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Assume Hibernate for the ORM.

I'm not sure how to ask this. I want to build an application that can replace part of another. For example, say I have an application with various modules, called the "big" app. This application may handle HR, financial, purchases, skill sets, etc. But maybe, for whatever reason, I don't like the skill set module, but I like the rest of the application. I want to build an app that uses the same database that the rest of the "big" app uses but use my software as the front end for that piece.

I could build my app and have it hit the database directly with no ORM. My question is is there an advantage to using an ORM here. I'm thinking there is because if the "big" app goes away and another app is purchased, we could continue to use my version of skill set because I am using hibernate instead of hitting things directly. I'm still learning but I thought that my application used objects that I named and that in the case I just described I'd have to change my mapping files only or/and my code very little.

Here is another example. I have a legacy application and legacy database. It uses database X. I decide that I no longer like the old terminal emulator application that is used to get the data and that I want a graphical version. I can use hibernate with my application and when I finally decide to get rid of the legacy database and change to the latest Oracle or SQL Server, I can do so with minimal headache? Or is my database going to change so much that it wouldn't have matter anyway (I'm suggesting that upon changing to a new database more information will want to be captured)?

I was hoping for comments, if I am misunderstanding why hibernate/ORM might or might not be a benefit.

Thank you.

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4 Answers 4

up vote 1 down vote accepted

I do not think you will have a huge benefit frmo hibernate if the database schema changes to something completely different, you might have to change more than just your mapping - especially if more "structure" is added to the database (tables, column and such schema things). That said, if the database was structured mostly the same way, but lets say just the column names and tables names changes and a couple of tables are merged or something like that - you can get by with just changing your mapping.

But I would really recommend using hbernate for database agnosticity, that's is a pretty easy path.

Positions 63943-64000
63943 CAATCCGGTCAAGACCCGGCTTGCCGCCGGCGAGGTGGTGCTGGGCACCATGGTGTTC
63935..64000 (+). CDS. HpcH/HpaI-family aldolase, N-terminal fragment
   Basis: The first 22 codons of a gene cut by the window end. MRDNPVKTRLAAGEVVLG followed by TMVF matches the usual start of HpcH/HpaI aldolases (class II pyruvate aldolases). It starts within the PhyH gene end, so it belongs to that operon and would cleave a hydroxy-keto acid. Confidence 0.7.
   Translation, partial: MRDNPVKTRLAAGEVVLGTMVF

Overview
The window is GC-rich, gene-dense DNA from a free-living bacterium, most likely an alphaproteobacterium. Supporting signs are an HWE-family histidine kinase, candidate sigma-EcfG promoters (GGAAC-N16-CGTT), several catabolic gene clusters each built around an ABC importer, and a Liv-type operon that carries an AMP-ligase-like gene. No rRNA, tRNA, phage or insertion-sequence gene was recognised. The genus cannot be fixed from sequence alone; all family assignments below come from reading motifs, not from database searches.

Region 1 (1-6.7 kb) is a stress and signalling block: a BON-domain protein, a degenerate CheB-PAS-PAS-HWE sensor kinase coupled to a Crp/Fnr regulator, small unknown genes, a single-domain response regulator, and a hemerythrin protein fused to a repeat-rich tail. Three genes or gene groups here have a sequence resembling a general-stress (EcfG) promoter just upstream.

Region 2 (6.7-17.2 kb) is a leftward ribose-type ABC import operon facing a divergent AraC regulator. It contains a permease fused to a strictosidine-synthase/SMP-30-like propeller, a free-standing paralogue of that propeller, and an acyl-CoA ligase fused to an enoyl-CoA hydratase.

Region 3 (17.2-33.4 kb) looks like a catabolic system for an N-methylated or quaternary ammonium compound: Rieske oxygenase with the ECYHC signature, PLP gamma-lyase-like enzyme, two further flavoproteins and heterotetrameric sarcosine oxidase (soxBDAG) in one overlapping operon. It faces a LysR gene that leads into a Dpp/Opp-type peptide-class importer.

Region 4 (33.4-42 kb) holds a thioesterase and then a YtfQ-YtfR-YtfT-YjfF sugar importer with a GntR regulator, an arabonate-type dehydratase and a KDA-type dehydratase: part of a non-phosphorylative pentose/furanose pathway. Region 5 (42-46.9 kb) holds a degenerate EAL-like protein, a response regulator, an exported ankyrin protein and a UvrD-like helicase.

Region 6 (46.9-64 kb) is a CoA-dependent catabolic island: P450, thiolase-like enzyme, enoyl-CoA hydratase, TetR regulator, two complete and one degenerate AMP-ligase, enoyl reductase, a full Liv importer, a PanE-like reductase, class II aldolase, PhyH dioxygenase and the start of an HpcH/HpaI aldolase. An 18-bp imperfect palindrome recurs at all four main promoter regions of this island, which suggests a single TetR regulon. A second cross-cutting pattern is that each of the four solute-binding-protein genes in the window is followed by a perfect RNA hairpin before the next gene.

AND then just because it doesn't exactly helps you if your entire database is changed, it such an incredible amount of other forces, that I would choose that over direct DB access most of the time.

Lastly you could think about using a service-layer such as the repository pattern that abstracs away the data access, so the business of your appilcation wouldn't need to change if the database changes.

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so the service-layer is in addition to hibernate? – johnny Apr 27 '09 at 18:38
Yes, for the described requirements I think it is appropriate with an additional layer to seperate the structure of the database and the applications use of the data. – asgerhallas Apr 27 '09 at 19:46
do you know of any examples online? – johnny Apr 28 '09 at 13:13
Yes, take a look at this:, check out his "Architecual notes" section. – asgerhallas Apr 28 '09 at 18:59

Switching from one DBMS to another (ala Oracle to SQL Server) is one thing that using an ORM would certainly make much easier.

As for switching from one "big app" to another "big app", I doubt if using an ORM would help that much. It's likely that the database structure and business logic would be different enough that you would find yourself rewriting lots of code anyways.

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You can generate domain objects with Hibernate Tools, if you do that than it will be painless and fast. however if you write all the objects by hand you will die. i think its good idea to rewrite part of the app and get to know hibernate better.

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I think it's generally a bad idea to make any decision based on the unknowns versus the knowns. Whether you're deciding on a data access/persistence strategy, what car to buy, or what college to go to, you should put the most weight on the things you know you want today, rather than worrying about what may or may not happen tomorrow.

So when considering ORMs, I wouldn't worry too much about things such as apps "going away" or DBMSs changing (unless that's either already been talked about, or there's a history of this in your company). I'm not saying that these aren't things that will never happen, but rather that they should take a back seat to the generally much more important considerations of maintainability, performance, and developer productivity.

So in short, choose an ORM based on its ability to solve the problems and satisfy the requirements that you have today.

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